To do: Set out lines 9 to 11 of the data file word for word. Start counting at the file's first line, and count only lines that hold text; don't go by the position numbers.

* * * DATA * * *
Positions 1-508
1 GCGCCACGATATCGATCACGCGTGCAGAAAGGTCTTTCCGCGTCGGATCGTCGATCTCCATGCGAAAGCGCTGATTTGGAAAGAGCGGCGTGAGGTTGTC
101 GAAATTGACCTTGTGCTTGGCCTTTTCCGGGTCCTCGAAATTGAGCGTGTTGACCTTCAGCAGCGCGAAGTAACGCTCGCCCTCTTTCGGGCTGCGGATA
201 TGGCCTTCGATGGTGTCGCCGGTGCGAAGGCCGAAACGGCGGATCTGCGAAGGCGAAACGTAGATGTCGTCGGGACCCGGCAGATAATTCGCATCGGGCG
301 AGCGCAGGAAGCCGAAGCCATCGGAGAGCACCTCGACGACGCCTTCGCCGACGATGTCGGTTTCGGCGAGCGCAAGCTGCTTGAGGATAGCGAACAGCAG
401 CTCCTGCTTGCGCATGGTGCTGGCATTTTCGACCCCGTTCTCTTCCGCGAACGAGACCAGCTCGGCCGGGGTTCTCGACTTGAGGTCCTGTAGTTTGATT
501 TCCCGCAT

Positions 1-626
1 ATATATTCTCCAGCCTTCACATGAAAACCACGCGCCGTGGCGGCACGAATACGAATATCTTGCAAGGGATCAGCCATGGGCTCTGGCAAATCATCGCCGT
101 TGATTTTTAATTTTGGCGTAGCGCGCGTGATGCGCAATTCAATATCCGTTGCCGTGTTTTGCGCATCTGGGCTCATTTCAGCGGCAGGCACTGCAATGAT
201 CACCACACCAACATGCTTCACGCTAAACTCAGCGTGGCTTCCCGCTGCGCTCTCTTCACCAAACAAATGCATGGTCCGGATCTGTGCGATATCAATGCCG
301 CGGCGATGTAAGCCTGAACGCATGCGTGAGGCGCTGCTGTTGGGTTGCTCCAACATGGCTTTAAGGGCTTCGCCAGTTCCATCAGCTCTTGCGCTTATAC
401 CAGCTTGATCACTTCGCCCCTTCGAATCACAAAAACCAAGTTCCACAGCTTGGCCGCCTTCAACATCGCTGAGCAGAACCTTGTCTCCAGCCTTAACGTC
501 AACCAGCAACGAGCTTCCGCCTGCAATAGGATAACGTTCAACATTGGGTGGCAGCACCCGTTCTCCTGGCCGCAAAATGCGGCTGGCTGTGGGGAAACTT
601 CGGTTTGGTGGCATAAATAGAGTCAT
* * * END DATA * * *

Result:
1 ATATATTCTCCAGCCTTCACATGAAAACCACGCGCCGTGGCGGCACGAATACGAATATCTTGCAAGGGATCAGCCATGGGCTCTGGCAAATCATCGCCGT
101 TGATTTTTAATTTTGGCGTAGCGCGCGTGATGCGCAATTCAATATCCGTTGCCGTGTTTTGCGCATCTGGGCTCATTTCAGCGGCAGGCACTGCAATGAT
201 CACCACACCAACATGCTTCACGCTAAACTCAGCGTGGCTTCCCGCTGCGCTCTCTTCACCAAACAAATGCATGGTCCGGATCTGTGCGATATCAATGCCG